Bromley Unitary Development Plan

Proof of Philip Kolvin

Crystal Palace Park

Crystal Palace Campaign

Section 9

For towns and cities, elements of sustainable development include … creating and protecting green space.

Sustainable Development, The UK Strategy[29]


Open Space Analysis


I have enquired of Bromley whether it has undertaken either an open space or recreational needs assessment. On 16th September 2003, the Planning Assistant, Development Plan, wrote to me, stating:

"The Council has not as yet undertaken an open space or recreational needs assessment."


I find it hard to understand how Bromley is able to defend its decision to remove all open space protection from approximately 5 hectares of such important open space without having undertaken any such assessment. Be that as it may, I have thought it prudent to assist the Inquiry by providing such data as I can on open space provision in this part of London.


In "Green Capital, the Mayor's State of the Environment Report for London"[30], an exercise of mapping London's MOL and Green Belt by borough was performed.[31] It was revealed that Lambeth, Lewisham and Southwark were in the worst ten performing boroughs in terms of their percentage given over to MOL and Green Belt. Lambeth was third worst with 4.3%. Lewisham was seventh worst with 8.5% and Southwark tenth worst with 16.8%. The average was 31.5%. Bromley was, by this measure, the greenest borough because of its huge tracts of Green Belt lying on its southern borders - 7,732 hectares, which is over 20% of the Green Belt in London. This demonstrates very clearly why the loss of a few hectares is not felt acutely in Bromley's town hall, but is felt very acutely in the much less green neighbourhoods surrounding the Park.


Green Capital also showed gains and losses in recreational open space from 1998-2000 by borough. The net loss figures are of a very low order. To lose 5 hectares of recreational open space in one fell swoop, and particularly open space of this policy importance, would be rare, if not unique, in the capital.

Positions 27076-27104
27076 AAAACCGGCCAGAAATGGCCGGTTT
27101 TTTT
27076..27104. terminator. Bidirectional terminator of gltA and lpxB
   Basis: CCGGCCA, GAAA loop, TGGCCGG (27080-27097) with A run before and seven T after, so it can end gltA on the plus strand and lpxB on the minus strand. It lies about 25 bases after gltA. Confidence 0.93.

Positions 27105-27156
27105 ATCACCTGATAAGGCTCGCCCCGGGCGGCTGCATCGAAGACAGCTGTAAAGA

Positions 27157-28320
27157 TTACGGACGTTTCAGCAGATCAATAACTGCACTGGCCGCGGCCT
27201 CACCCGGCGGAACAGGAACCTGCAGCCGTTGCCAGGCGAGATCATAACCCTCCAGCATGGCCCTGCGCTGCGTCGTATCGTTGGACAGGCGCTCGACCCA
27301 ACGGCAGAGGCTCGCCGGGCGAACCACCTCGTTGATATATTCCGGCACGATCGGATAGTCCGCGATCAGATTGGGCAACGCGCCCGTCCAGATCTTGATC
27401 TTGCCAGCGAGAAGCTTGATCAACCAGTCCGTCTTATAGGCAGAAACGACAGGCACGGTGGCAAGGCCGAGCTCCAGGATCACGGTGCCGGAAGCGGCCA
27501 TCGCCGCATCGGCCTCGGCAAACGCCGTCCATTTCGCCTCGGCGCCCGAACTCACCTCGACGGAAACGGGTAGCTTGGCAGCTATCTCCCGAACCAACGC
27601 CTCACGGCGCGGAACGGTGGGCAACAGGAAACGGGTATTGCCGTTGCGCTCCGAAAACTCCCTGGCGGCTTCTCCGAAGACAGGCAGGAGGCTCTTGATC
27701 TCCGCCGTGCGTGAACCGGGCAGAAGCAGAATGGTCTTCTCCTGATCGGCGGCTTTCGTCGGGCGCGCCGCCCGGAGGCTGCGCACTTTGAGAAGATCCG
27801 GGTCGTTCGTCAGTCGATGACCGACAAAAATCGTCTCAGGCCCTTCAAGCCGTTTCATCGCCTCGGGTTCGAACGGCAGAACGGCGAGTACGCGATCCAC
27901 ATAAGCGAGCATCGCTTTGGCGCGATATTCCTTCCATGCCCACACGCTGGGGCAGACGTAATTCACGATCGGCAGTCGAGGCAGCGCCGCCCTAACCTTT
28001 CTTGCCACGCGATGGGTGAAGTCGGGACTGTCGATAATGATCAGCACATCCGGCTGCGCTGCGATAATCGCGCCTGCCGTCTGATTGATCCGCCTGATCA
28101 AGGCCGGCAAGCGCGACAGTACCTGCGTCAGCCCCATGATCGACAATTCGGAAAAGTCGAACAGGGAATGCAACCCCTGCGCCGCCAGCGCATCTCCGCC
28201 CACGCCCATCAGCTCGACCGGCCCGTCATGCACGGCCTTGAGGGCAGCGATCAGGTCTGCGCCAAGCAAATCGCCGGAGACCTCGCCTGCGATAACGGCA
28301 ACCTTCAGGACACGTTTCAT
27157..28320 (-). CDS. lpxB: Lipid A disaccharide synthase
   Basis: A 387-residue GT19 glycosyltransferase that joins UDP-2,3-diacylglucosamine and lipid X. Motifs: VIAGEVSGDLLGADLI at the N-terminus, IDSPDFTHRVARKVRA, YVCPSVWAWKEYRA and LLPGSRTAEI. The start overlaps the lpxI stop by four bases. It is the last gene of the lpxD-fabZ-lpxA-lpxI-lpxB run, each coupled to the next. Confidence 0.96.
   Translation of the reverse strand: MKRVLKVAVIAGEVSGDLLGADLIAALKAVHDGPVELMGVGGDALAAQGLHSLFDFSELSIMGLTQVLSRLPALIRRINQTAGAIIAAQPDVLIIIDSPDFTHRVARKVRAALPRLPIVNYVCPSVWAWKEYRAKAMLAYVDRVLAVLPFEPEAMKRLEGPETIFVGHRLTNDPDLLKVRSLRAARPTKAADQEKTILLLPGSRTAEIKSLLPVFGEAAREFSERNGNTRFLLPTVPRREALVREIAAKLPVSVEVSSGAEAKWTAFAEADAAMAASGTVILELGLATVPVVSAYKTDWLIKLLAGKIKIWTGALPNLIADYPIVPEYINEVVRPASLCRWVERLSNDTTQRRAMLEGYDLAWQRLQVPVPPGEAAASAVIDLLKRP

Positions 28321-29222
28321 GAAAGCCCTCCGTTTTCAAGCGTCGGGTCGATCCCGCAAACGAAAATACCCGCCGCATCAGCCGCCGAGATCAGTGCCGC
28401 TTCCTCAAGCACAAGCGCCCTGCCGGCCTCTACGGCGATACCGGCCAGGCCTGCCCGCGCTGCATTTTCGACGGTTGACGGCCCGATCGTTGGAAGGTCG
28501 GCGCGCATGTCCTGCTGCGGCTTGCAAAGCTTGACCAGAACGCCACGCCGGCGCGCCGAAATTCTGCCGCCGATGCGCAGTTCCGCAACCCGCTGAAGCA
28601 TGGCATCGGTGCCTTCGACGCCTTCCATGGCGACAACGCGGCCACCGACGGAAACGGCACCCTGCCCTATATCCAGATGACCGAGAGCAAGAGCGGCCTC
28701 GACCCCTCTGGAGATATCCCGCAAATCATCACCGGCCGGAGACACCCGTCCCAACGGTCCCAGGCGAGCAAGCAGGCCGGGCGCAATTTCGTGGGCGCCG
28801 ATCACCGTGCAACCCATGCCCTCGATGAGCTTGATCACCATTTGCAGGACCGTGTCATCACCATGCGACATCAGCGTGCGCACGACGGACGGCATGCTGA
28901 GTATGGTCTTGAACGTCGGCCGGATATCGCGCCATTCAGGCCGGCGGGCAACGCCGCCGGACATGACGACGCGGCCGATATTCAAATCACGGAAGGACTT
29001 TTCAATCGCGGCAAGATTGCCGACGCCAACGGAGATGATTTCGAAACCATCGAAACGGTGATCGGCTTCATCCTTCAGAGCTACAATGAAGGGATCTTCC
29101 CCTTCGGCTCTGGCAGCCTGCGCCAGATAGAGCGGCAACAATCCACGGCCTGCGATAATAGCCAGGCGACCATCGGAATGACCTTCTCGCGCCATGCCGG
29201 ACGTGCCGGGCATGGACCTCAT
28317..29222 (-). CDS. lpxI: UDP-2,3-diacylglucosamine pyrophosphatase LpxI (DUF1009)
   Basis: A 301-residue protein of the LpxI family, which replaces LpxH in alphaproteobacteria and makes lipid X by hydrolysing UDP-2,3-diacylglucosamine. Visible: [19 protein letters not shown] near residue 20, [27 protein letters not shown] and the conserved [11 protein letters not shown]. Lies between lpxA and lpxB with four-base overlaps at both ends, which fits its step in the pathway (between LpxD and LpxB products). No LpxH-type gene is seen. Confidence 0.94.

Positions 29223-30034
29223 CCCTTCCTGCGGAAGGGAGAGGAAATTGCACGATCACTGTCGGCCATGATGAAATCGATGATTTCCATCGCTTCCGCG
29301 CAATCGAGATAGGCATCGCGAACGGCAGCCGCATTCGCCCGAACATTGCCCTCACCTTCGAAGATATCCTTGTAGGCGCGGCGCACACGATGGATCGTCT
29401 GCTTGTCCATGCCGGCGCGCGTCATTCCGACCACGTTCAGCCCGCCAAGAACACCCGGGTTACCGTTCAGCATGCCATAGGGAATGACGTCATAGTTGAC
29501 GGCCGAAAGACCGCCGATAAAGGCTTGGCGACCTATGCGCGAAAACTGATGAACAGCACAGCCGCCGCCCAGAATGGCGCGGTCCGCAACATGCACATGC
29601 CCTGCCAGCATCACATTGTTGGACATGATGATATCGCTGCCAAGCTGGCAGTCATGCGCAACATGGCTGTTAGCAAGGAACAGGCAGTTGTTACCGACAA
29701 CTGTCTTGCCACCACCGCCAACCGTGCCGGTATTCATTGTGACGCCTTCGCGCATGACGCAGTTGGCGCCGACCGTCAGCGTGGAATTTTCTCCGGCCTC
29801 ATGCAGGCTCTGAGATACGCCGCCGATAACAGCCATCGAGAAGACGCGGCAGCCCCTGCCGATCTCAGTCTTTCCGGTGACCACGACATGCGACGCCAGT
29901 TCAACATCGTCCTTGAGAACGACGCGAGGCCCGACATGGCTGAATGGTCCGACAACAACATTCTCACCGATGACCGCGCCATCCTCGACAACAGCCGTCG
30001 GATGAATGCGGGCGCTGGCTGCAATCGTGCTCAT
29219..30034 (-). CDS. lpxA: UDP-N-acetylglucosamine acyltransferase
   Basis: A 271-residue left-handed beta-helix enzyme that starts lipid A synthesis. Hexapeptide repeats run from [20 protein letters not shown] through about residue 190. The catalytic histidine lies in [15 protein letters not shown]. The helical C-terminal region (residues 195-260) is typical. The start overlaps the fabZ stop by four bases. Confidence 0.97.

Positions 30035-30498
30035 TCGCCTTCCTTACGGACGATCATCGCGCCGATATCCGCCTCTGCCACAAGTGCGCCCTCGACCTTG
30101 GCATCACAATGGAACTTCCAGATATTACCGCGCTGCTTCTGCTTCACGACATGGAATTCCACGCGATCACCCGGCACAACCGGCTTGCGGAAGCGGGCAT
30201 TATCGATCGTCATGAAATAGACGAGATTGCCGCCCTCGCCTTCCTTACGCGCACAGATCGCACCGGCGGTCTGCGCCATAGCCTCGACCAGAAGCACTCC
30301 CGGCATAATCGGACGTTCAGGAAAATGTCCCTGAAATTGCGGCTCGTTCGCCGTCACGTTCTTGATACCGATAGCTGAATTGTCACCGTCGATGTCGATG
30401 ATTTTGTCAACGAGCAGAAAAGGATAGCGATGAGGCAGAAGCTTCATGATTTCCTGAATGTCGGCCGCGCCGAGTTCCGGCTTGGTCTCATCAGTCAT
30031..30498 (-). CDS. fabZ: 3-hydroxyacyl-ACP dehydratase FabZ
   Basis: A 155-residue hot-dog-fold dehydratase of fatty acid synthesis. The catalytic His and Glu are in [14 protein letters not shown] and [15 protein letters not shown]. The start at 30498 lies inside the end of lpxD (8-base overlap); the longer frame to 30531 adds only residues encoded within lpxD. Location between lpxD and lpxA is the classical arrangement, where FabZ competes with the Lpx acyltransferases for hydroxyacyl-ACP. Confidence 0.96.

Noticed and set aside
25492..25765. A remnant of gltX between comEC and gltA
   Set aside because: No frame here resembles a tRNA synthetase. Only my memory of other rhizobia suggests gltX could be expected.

All of the boroughs surrounding the Park have identified areas of open space deficiency, based on the criteria drawn up by the London Planning Advisory Committee. However, not all the boroughs have used the same criteria, so objective and comparative analysis is not easy. As may be seen:

  • Croydon has substantial tracts of land all over the borough, including areas near Crystal Palace, which suffer from a local park deficiency.[32]
  • Lambeth is substantially deficient in open space, particularly in the central to southern areas.[33]
  • Bromley has relatively small areas of open space deficiency, based on the standard of more than 400 metres from a local park. There are such areas to the south and east of Crystal Palace.[34]
  • Lewisham has large areas of open space deficiency, including areas just to the north of Crystal Palace Park.[35]
  • Southwark has adopted a fairly sophisticated mapping approach based on the London Open Space Hierarchy developed by the London Planning Advisory Committee. That shows the main deficiencies of open space to be in the north and centre of the borough where access to district parks is concerned, and in the south of the borough where access to local parks is concerned.[36]


In addition to the quantum of green space, it is pertinent to examine the population densities in the area, since the denser the population, the greater the need for green space to alleviate the pressure of urban living. The Office for National Statistics has published data on residential densities in London[37]. The average borough has 4,572 per square kilometre. Lambeth, Southwark and Lewisham have, respectively, 9,947, 8,506 and 7,096 people per square kilometre, making them the fifth, eighth and twelfth densest boroughs in London. Again, this reflects their inner city status. Bromley has the least dense population - 1,972 per hectare, again underlining the differing priorities between the residents of its verdant outer suburbs and the inner city suburbs who are reliant on the Park.


However, perhaps a more surprising statistic is that Lambeth, Southwark and Lewisham are also the fifth, eighth and twelfth densest boroughs in England and Wales.[38] This reflects the fact that the Inner London boroughs are the most densely populated in England and Wales. This re-emphasises the need to provide and maintain green space for their enjoyment.